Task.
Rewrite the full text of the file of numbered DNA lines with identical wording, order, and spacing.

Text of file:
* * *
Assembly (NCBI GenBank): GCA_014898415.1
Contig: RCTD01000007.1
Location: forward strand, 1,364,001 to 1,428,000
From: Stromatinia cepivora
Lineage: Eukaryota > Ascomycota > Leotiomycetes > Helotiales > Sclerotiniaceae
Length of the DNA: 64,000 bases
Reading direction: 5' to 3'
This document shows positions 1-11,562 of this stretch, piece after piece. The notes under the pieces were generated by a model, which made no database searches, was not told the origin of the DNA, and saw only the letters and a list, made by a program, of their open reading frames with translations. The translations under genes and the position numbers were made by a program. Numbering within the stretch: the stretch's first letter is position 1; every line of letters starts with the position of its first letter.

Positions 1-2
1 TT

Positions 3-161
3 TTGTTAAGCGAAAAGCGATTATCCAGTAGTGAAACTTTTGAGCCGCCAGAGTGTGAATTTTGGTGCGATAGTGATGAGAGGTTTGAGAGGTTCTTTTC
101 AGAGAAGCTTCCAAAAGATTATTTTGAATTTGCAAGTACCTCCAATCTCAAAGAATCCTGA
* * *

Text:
Assembly (NCBI GenBank): GCA_014898415.1
Contig: RCTD01000007.1
Location: forward strand, 1,364,001 to 1,428,000
From: Stromatinia cepivora
Lineage: Eukaryota > Ascomycota > Leotiomycetes > Helotiales > Sclerotiniaceae
Length of the DNA: 64,000 bases
Reading direction: 5' to 3'
This document shows positions 1-11,562 of this stretch, piece after piece. The notes under the pieces were generated by a model, which made no database searches, was not told the origin of the DNA, and saw only the letters and a list, made by a program, of their open reading frames with translations. The translations under genes and the position numbers were made by a program. Numbering within the stretch: the stretch's first letter is position 1; every line of letters starts with the position of its first letter.

Positions 1-2
1 TT

Positions 3-161
3 TTGTTAAGCGAAAAGCGATTATCCAGTAGTGAAACTTTTGAGCCGCCAGAGTGTGAATTTTGGTGCGATAGTGATGAGAGGTTTGAGAGGTTCTTTTC
101 AGAGAAGCTTCCAAAAGATTATTTTGAATTTGCAAGTACCTCCAATCTCAAAGAATCCTGA